Liquidity tightening measures by the central bank will affect banks’ ability to use the repo window. These measures aimed at curbing forex speculation against the Indian rupee are unlikely to have a large negative effect on banks, says Nomura
Nomura Equity said it believes that the sudden move to tighten liquidity in the system, by the Reserve Bank of India (RBI), will only impact net interest margins (NIMs) by three to four basis points (bps), which is marginal. Nomura, in a report said, “In addition to more liquidity tightening for banks at the margin, a rough calculation suggests an average impact of approximately 3-4bps on NIMs due to the increase in minimum daily CRR balance to 99% from 70% earlier.”
The RBI in a panic move of sorts to curb speculation on the rupee and prevent banks from betting against the rupee, announced a series of drastic measures. The first measure is to its liquidity adjustment facility (LAF). The overall limit for access to LAF by each individual bank is set at 0.5% of its own net demand and time liabilities (NDTL) outstanding as on the last Friday of the second preceding fortnight.
The second drastic measure is adjustment and hiking the cash reserve ratio (CRR) requirements on a daily basis to a whopping 99%! According to Nomura, currently, banks are allowed to maintain their cash reserve ratio (CRR) prescribed by the RBI on an average daily basis during a reporting fortnight, with a minimum of 70% of the required CRR on a daily basis. Effective from the first day of the next reporting fortnight from 27 July 2013, banks will be required to maintain a minimum daily CRR balance of 99% of the requirement.”
In other words, banks will have less money in their reserves to make use of the repo window. Nomura feels that RBI is targeting the repo window to prevent sell off in domestic market. “Measures were aimed at curbing the use of the system liquidity to speculate against the INR at the aggregate sector level. Today's measures aim at taking the liquidity tightening one step further by forcing all banks to hold greater cash reserves (effectively) and also restrict their borrowing at the repo window,” said the Nomura report to clients.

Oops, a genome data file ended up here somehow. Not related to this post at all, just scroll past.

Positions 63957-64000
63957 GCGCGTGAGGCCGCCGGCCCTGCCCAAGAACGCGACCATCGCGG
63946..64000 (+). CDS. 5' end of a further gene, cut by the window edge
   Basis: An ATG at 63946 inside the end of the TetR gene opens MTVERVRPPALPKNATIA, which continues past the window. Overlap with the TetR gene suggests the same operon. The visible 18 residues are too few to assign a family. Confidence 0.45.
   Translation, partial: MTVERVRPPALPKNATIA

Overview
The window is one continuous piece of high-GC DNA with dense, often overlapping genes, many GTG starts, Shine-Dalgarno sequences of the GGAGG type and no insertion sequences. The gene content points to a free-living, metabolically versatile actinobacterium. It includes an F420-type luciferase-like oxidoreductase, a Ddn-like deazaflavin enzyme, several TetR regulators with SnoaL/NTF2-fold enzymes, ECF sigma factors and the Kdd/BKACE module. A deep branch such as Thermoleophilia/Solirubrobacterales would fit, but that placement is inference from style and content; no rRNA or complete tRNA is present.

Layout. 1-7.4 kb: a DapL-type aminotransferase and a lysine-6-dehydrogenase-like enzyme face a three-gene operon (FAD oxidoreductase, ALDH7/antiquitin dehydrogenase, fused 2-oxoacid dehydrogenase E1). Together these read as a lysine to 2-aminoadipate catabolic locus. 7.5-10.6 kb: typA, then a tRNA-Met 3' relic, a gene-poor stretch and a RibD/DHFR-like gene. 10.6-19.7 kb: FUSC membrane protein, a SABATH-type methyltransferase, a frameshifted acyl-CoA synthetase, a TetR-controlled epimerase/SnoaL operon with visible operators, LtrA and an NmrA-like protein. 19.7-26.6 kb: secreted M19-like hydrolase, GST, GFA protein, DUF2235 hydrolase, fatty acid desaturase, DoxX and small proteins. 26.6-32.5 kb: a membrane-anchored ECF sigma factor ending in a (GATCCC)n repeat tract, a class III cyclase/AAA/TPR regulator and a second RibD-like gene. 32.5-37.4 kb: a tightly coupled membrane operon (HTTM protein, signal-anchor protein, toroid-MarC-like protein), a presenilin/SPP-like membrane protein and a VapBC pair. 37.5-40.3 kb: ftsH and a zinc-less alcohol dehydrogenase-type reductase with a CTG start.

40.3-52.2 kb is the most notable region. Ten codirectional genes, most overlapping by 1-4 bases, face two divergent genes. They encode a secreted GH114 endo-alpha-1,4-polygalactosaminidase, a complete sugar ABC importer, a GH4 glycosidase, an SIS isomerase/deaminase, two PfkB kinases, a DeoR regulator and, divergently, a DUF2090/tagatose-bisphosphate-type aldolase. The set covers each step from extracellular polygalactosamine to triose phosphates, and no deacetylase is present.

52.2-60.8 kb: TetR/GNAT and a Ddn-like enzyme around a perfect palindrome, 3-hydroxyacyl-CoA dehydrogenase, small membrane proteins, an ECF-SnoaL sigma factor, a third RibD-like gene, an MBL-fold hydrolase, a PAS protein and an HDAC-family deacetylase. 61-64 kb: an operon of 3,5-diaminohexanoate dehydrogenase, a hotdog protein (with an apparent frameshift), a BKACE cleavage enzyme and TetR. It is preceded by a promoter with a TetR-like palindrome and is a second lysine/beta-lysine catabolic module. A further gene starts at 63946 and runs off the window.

Rather than targeting individuals, the RBI is targeting the corporate sector who make use of the repo window for their daily transactions and positions.
The apex court while directing two companies of Sahara group to inform about the date to refund investors' money also issued contempt notice on a petition filed by SEBI against the Subrato Roy-led companies
The Supreme Court on Wednesday issued a fresh contempt notice to Sahara India Real Estate Corp Ltd and Sahara Housing Investment Corp Ltd for not complying with its order directing the deposit of over Rs24,029 crore raised by issue of optionally fully convertible debentures.
The bench comprising judges KS Radhakrishnan and JS Khehar also asked the companies to give a definite date by which they can refund the money to its investors.
Market regulator Securities and Exchange Board of India (SEBI) had filed the petition against the two Sahara companies for not obeying the apex court's December order.
Last week, the SC hauled up the Securities Appellate Tribunal (SAT) for restraining SEBI from taking coercive action against the two Sahara group companies for not refunding Rs24,000 crore to investors.
Earlier on 15th March, SEBI had had filed a plea before the apex court, seeking clarificatory directions for implementing orders of the SC. In the five-point plea, SEBI had also asked for civil detention of Subrata Roy and three other Sahara directors and also wants them to deposit their passports with its whole-time member.
SEBI on 13th February passed two separate orders, together running into 160 pages, directing attachment of properties and freezing of accounts. It had said that in furtherance to a Supreme Court order directing refund of investors’ money collected by the two Sahara group companies, it ordered “attachment of all moveable and immoveable properties, bank accounts and demat accounts of these two companies and that of its promoters and directors Subrata Roy, Vandana Bhargava, Ashok Roy Choudhary and Ravi Shankar Dubey”.
The assets ordered to be attached included those related to the group’s Aamby Valley resort town near Pune, other real estate assets in Delhi, Mumbai and at other places across the country, shares, mutual funds and various other investments.
Passing the attachment orders, SEBI had said that the two companies had raised Rs6,380 crore and Rs19,400 crore, respectively from bondholders and “various illegalities” were committed in raising of these funds.